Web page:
Health Care Optimism

A number of pundits, including Jack Hough in a recent column in Barrons, believe in an optimistic future for health care in America.  They opine that some combination of market forces and the power of innovation will rescue this country from our outsized expenditures on medical care.  I too believe in market forces and the power of innovation; however, the economic and political dynamics of medical care in the US make the case for optimism far from compelling.

Hough makes three claims as to why he is optimistic:

  • The high cost of medical care in the US relative to that in other high income countries provides an opportunity that will bring forth powerful forces that will tame this cost beast.
  • Based on other countries’ experiences, and even to some degree what already exists here, competitors and innovators in the U.S. have the information needed to unleash the policies and economic activity that will markedly reduce wasteful spending.
  • High prices (and expenditures) will give rise to a reversion to a mean that will save us roughly 4% of the 18% of GDP the U.S. presently spends on medical care.

None of these claims is supported by compelling evidence.  Furthermore, Hough makes no attempt to identify the barriers to change that have inhibited health care reform over at least the past half century. (See the above graph.)  The assumptions of low barriers to entry and abundant competition appear to be driving Hough’s optimism.  He makes no mention of the rapidly growing consolidation of health systems that has yielded vast market power in many markets (See M. Gaynor’s testimony to Congress.)  Such market power matched with the dominance of fee-for-service payment provides strong incentives for health systems (which are almost exclusively “not-for-profit” organizations) to expand their domains and market share rather than seek cost-effective means to improve the health of the populations they allegedly serve.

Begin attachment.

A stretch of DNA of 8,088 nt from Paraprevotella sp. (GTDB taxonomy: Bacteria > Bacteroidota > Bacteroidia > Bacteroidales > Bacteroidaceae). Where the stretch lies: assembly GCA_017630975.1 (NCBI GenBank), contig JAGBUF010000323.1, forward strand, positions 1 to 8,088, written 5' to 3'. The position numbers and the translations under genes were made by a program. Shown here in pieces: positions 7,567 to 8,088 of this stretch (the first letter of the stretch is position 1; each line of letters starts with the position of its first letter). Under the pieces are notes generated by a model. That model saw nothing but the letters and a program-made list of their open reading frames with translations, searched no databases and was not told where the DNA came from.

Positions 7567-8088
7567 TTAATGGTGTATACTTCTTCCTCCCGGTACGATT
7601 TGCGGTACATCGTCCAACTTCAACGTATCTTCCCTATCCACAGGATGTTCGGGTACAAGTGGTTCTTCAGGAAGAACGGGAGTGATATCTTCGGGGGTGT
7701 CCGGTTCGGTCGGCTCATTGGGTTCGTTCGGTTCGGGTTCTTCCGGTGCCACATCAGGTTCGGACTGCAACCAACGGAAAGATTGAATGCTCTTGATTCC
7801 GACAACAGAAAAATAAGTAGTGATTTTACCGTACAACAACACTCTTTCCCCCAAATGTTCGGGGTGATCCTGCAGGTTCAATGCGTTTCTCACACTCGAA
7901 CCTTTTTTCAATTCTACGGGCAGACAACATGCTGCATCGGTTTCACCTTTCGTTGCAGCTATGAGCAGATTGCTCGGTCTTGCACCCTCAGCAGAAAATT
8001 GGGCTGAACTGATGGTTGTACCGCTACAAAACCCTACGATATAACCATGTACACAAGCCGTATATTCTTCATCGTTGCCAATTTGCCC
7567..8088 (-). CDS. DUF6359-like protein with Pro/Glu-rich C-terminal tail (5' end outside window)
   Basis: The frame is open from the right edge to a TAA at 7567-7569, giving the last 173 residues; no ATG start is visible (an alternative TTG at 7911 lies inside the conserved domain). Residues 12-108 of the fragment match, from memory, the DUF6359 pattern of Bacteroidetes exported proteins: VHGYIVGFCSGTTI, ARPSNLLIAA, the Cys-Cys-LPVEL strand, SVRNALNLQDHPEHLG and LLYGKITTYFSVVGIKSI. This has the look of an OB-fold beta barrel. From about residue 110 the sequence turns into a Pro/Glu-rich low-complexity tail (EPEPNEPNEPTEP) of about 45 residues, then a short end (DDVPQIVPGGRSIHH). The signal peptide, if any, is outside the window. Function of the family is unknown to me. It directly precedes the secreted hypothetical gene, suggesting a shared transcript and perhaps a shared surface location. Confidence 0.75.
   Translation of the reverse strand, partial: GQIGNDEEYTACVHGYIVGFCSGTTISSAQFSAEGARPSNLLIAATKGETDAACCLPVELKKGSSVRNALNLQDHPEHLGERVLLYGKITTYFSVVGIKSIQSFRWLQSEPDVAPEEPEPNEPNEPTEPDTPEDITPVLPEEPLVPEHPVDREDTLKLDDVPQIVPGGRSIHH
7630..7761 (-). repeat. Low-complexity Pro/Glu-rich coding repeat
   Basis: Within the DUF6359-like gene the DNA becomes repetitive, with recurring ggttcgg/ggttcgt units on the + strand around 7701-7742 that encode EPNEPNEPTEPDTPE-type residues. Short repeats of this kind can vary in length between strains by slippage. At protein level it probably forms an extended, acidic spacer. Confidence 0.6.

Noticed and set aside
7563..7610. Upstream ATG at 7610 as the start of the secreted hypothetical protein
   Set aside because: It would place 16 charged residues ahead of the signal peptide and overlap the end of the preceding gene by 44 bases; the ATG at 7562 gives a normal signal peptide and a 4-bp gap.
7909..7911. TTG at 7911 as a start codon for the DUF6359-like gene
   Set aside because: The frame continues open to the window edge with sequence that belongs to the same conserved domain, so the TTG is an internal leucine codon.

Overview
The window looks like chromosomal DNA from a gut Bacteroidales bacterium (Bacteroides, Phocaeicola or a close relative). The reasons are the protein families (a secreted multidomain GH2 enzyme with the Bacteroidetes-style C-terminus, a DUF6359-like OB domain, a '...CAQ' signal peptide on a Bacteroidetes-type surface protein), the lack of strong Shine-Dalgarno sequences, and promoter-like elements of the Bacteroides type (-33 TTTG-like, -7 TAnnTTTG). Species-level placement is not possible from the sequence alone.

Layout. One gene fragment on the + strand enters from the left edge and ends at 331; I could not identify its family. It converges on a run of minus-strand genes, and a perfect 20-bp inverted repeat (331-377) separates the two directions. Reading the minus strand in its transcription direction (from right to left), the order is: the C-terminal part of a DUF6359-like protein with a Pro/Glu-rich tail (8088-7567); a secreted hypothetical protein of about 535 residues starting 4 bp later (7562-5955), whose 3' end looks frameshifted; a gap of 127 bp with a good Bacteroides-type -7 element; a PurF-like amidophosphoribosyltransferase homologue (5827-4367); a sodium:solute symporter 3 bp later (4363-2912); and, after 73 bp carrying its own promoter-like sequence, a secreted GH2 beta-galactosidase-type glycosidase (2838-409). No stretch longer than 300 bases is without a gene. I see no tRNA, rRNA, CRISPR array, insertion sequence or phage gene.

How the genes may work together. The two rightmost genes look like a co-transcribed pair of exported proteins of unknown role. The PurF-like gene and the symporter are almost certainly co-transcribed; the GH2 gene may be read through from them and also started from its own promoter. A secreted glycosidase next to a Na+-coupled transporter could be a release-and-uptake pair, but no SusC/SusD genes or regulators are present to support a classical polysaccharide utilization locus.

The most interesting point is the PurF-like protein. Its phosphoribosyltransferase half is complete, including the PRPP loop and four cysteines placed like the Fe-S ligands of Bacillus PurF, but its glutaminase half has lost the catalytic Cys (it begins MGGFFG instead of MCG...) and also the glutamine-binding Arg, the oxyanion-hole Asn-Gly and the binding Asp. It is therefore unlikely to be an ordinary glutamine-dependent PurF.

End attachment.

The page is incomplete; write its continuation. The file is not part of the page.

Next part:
To “flatten the cost curve,” we must find ways to assist those with chronic diseases, who account for roughly 90% of all medical expenses, to better manage their conditions .  High (and increasing) deductibles in fee-for-service based insurance plans will push us further away from the world of cost-effective medicine.  Since significant portion of the American population is underinsured and lack the means to meet an expense of $500 or more (see KFF.org study on Americans’ Challenges with Health Care Costs), Hough’s notion that we already have universal health care because “emergency rooms must treat everyone” is both laughable and dangerous.  Since emergency rooms can turn away stable patients, does he really believe that having access (perhaps at a considerable distance from where they live) to such services when they have unstable conditions means universal access and can have any positive impact on bringing down health care costs?

A case can be made for both the use of market forces and disruptive innovation to tame the health care cost beast; however, it must overcome the market power and rent-seeking behavior of the current suppliers of the vast majority of medical services.  Since most care is provided locally, that’s where the vast majority of the costs are incurred, and without a change in incentives and reduced barriers to entry by competitors, cost-saving innovations will not be very potent.


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